fastening the horizontal strap to secure the safety device against the back-support;
feeding the seat belt through one or more loops of the safety device, wherein the one or more loops are attached to bottom ends of the vertical strap; and
fastening the seat belt to secure the safety device onto the vehicle seat.
9. The method of claim 8, wherein the vehicle seat is an airplane seat and the belt is a lap belt associated with the airplane seat.
10. The method of claim 8, further comprising the step of fastening a strap-holding device of the safety device to maintain a distance between the two vertical straps at a position between the horizontal strap and the seat belt.
11. The safety device of claim 6, wherein the strap-holding device comprises a fastener.
12. The safety device of claim 11, wherein the fastener is a buckle.
13. The safety device of claim 11, wherein the fastener is a clip.
14. The safety device of claim 6, wherein the strap-holding device is a fastener.
Description

This is a continuation-in-part of application Ser. No. 09/643,868, filed Aug. 23, 2000, now U.S. Pat. No. 6,402,251.

FIELD OF THE INVENTION

The present invention relates generally to vehicular safety devices and more specifically to passenger safety devices for use on vehicles such as airplanes and automobiles.

BACKGROUND OF THE INVENTION

The National Transportation Safety Board (NTSB) has reported that the use of seat belts on airplanes has reduced injuries and saved lives during air turbulence and air crashes. The utility of airplane seat belts has prompted the Federal Aviation Administration (FAA) to promulgate rules requiring all airlines to provide seat belts to their passengers. However, despite the FAA regulations, not every airplane passenger receives the full protection of a seat belt. For example, children under 40 pounds do not receive the full benefit from seat belts that are designed for adults. As there is no federal regulation requiring the provision of seat belts specifically designed for children lighter than 40 pounds, airlines do not provide them. This inequity to young passengers is aggravated by the fact that airlines often require children over the age of two to buy a ticket without affording these young travelers the same protection other passengers receive.

Until the law requires the use of airplane child safety devices, children will continue to suffer from injuries, sometimes fatal injuries, during air turbulence or air crashes. The current practice of adults holding on to children is simply inadequate. The NTSB has reported numerous instances in which children held by an adult during air turbulence or air crashes suffer from severe injuries, including fatal injuries. The NTSB has also reported that child safety belts currently used in a limited number of smaller airplanes have saved the lives of young passengers.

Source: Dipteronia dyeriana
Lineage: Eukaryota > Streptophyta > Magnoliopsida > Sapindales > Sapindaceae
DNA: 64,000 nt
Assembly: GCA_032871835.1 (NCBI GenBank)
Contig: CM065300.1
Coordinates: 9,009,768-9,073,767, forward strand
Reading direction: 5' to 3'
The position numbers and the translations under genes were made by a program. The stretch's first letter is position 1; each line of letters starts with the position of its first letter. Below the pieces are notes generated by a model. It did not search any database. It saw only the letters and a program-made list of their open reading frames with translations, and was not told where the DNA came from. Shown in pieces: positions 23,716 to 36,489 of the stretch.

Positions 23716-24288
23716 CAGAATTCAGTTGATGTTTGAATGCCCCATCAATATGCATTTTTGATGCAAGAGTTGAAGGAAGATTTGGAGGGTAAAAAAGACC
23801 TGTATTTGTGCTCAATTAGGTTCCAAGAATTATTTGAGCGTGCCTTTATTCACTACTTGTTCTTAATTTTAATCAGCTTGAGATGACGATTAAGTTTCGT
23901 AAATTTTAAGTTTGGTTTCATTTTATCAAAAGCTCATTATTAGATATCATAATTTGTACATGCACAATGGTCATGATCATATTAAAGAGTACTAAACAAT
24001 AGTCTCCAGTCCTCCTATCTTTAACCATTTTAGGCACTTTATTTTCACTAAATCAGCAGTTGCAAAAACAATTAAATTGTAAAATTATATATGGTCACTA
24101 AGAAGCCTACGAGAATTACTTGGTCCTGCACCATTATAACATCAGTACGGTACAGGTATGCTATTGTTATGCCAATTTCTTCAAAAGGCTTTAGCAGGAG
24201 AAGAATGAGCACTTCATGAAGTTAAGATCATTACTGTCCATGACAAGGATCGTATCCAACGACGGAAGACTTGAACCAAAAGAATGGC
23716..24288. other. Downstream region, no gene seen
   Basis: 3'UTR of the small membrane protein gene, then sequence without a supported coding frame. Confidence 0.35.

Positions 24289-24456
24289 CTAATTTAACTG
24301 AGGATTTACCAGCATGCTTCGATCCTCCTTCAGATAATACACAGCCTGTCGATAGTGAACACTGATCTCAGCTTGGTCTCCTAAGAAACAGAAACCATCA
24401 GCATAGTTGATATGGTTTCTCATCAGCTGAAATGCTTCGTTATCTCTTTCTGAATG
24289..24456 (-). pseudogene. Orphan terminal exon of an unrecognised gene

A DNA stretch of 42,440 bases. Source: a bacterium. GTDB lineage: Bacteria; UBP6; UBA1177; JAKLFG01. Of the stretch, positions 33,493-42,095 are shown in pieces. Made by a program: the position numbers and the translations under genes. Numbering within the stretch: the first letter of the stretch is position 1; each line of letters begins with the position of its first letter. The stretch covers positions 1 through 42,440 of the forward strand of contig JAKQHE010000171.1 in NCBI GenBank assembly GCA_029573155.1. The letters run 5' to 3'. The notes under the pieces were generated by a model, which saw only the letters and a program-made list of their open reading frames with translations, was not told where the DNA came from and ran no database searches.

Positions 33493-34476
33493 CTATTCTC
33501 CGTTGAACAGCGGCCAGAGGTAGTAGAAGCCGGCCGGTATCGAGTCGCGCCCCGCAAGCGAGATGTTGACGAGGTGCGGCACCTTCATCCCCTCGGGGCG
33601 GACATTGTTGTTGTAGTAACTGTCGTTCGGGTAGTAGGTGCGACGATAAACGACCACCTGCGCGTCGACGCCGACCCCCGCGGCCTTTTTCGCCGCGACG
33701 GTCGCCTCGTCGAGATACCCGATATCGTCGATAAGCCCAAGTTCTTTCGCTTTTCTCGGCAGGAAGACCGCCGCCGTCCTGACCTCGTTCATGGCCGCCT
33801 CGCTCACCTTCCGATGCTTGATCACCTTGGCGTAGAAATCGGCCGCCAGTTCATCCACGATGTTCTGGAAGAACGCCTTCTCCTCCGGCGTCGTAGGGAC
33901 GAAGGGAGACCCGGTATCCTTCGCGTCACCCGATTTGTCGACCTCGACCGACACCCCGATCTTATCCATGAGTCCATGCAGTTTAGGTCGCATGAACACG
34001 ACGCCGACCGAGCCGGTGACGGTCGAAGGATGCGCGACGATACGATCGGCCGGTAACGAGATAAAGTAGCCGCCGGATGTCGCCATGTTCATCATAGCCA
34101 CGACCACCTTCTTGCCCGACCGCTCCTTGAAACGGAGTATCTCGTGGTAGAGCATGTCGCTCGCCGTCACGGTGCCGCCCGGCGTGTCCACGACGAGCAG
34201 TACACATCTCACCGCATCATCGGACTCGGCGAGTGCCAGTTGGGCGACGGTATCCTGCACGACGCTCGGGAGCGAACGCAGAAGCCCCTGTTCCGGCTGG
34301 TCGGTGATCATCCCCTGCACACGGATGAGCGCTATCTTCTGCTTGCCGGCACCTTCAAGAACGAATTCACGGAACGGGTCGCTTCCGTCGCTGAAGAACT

Taking the initiative to provide adequate protection to their children, some parents have attempted to use car seats in airplanes. Currently, only six car seats manufactured in the United States comply with FAA standards for use in airplanes. Although some of these car seats fit and buckle in more easily than others in an airplane, all such car seats are heavy, cumbersome, and awkward to handle. The FAA and the NHTSA (National Highway Transportation Safety Administration) have reported that many car seats are not suitable for use in airplanes either because they are too wide to fit into the airplane seats or because the rows of airplane seats are too close together to accommodate them. Parents who use car seats in airplanes must also haul them through airports, which often creates problems at security checks. In the past, some airlines even prohibited parents from using car seats. As crash safety test results began to demonstrate the danger of carrying infants in the arms of adults and using ordinary seat belts for toddlers, the FAA passed a rule prohibiting airlines from banning car seats on airplanes. Nonetheless, some airlines continue to prohibit their flight attendants from assisting parents with the installation of car seats in airplanes.